By Lisa Fischer
Norway is a country with an interesting energy profile. It is known to be rich on oil and gas, which now account for about a quarter of Norway’s GDP and almost half of its exports by value (The Economist, 2015). Despite rich oil and gas reserves, Norway’s domestic energy supply is dominated by hydropower (nearly 40%) (IEA, 2011). In light of a recent encounter with Norwegian energy transition researchers, however, it seems to me that Norwegians are starting to redefine their relationship towards oil. In October 2015 I attended the conference “Beyond oil” in Bergen (http://spacelab.b.uib.no/conference-beyond-oil/). The conference name itself suggests that Norwegians are starting to seriously think about alternatives and ways to realize a transition to a society beyond oil.
Joining the conference, I was especially inspired by three new perspectives that I believe are worth sharing:
1.) Respect for oil workers
I learned that Norwegian professionals in the oil sector, once a highly respected and prestigious workforce, have lost their good reputation. One of the two speakers, who mentioned the current “shaming” of oil workers in Norway, was arguing for showing respect for those employed in the industry. He mentioned the pioneer oil divers, who installed pipelines, took samples etc. – some of whom died in the course of doing their job. The idea of acknowledging work done by oil workers seems rather new in the current energy debate. Could we possibly introduce this way of thinking into the German discussion about energy supply, e.g. in the case of coal workers or workers in the nuclear power sector? The speakers went even further, and explained the idea to create new climate jobs and to address the dilemma of losing traditional jobs along the path to climate neutrality. I do like the idea of acknowledging what has been done by the (oil) workers for us, not only have they worked and sometimes still work under precarious conditions, but by doing so they secure(d) our energy supply and push(ed) economic prosperity. By taking care of them we would possibly enhance the acceptance of renewable energies and counteract resistance as we take a new and more sustainable energy pathway. It might be one way to actually work together and not against each other. It would also demonstrate that we implement the idea of sustainable development more holistically, by also taking care of the social pillar.
2.) Leaving the oil in the ground.
This is a radical and challenging idea. There is no global agreement of regulating or maintaining resources in the ground in individual states. The international community has no legal jurisdiction to decide how e.g. oil and gas discoveries should be regulated. Every state has the right to development (“Declaration on the Right to Development” by the United Nations, 1986). I learned that Kenya has just recently (2012) discovered oil. Companies are still in the exploration phase, so not actually extracting the oil from the ground. While discussing with Kenyans the idea of leaving the oil in the ground, researchers discovered that it is considered a rather absurd idea. Leaving resources in the ground seems quite a radical idea compared to the current way of thinking, but I do think that it is an idea worth discussing, and one which also arises when we think about new methods such as fracking for shale gas or extracting oil from tar sands.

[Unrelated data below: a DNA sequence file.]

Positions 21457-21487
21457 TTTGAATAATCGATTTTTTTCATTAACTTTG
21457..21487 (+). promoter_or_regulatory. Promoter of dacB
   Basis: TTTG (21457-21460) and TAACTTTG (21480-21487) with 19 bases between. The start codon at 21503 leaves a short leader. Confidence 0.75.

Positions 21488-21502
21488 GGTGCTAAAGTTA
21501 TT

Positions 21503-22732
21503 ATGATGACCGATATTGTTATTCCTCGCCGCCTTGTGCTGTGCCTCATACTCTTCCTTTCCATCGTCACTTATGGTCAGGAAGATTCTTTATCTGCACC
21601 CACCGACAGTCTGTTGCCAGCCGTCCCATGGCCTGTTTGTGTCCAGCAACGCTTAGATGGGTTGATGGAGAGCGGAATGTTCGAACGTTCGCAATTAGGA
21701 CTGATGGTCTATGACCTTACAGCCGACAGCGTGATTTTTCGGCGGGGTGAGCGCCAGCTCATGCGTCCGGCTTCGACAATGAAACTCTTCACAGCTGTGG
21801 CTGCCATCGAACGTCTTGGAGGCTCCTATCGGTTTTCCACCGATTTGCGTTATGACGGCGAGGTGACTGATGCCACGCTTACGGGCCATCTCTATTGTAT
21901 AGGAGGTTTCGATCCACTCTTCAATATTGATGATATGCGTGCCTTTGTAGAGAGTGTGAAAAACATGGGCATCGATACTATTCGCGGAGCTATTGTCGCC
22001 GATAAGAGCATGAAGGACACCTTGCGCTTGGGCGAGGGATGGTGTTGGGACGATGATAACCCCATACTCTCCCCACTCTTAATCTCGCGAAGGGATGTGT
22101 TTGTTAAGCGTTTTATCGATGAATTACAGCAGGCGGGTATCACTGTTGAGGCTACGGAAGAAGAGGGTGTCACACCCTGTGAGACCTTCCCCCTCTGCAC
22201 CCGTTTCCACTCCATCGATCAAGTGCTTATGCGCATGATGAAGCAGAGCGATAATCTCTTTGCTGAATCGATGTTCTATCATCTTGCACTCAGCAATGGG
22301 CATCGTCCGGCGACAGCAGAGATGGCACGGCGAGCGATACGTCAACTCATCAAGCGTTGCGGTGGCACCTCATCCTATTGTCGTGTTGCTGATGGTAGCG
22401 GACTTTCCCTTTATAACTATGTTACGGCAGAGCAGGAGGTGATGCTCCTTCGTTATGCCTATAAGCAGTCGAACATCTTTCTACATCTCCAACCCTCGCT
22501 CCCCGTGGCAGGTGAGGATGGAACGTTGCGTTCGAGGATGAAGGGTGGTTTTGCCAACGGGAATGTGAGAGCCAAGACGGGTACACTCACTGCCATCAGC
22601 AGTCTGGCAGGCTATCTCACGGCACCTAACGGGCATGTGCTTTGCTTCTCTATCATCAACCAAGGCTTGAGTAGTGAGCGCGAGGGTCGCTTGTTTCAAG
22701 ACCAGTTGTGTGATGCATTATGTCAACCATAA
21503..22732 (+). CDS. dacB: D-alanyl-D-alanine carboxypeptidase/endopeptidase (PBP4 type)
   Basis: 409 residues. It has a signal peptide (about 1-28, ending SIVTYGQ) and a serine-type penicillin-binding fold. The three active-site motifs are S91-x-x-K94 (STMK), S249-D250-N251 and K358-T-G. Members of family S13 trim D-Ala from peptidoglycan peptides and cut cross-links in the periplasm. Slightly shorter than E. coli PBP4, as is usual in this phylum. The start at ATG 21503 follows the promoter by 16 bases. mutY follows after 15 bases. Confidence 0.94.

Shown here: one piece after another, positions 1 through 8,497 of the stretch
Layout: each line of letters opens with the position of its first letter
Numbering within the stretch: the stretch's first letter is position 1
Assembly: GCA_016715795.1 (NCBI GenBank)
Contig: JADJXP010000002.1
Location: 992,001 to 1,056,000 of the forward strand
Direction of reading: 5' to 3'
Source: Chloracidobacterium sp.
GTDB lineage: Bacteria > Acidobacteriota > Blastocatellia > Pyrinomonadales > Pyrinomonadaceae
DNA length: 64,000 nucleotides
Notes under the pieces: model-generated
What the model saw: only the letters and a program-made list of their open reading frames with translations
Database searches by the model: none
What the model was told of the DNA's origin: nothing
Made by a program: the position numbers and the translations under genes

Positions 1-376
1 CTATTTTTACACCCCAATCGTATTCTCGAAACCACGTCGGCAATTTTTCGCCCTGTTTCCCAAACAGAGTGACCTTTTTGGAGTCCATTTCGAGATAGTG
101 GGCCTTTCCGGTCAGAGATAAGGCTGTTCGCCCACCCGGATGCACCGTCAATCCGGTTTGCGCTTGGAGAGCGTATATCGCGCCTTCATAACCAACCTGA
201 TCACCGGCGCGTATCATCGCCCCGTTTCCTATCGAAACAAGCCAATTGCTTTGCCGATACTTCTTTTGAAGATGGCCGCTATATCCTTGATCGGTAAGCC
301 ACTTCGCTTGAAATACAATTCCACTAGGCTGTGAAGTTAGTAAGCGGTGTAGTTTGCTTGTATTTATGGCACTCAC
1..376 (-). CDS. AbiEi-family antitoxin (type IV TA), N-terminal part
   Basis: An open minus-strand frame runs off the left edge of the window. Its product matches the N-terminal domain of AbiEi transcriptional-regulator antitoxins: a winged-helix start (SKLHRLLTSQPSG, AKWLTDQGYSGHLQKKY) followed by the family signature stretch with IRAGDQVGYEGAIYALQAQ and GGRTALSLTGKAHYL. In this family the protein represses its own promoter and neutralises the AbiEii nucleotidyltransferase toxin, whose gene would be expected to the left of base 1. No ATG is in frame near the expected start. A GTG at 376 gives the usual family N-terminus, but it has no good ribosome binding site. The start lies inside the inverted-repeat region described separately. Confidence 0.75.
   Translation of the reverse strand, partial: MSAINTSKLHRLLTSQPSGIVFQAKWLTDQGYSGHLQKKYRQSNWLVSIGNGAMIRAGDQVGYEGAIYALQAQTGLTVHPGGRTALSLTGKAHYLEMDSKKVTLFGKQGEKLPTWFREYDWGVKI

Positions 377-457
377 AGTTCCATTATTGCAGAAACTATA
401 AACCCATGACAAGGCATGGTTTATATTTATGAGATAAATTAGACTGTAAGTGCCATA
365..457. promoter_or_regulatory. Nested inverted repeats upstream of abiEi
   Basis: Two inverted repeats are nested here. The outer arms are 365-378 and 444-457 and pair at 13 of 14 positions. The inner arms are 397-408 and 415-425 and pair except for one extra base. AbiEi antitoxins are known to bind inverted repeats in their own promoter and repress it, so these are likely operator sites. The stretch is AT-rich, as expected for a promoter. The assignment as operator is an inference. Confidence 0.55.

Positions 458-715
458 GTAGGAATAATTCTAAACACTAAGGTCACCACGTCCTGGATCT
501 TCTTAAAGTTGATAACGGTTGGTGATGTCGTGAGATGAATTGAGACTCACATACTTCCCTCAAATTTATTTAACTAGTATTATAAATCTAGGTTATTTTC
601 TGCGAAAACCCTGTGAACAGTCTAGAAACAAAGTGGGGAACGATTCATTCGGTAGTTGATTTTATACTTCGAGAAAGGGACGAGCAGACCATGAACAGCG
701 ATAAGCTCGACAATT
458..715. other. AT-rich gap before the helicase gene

3.) Broadening the discussion for a society “beyond oil”
It seems that in Norway the discussion about a society beyond oil is taking place on a relatively large scale, and taking a holistic view on things. In Germany, in contrast, the debate appears to be narrowed down to a few aspects, with energy supply by renewable energy dominating the public debate. However, speakers and participants at the Bergen conference had an even broader view on the issue of a society beyond oil, also thinking about production and consumption, corruption and justice with respect to energy access, among others. I think that the discussion in Germany could benefit from such a broader perspective on a society beyond oil.
International Energy Agency (2011) Energy Policies of IEA Countries- Norway 2011 Review, http://www.iea.org/publications/freepublications/publication/Norway2011_web.pdf (accessed 31.10.2015)
The Economist (2015) Norwegian Blues, http://www.economist.com/news/business/21672206-now-easy-times-are-over-norway-must-rediscover-its-viking-spirit-norwegian-blues (accessed 10.10.2015)
United Nations (1986) Declaration on the Right to Development, http://www.un.org/documents/ga/res/41/a41r128.htm (accessed 31.10.2015)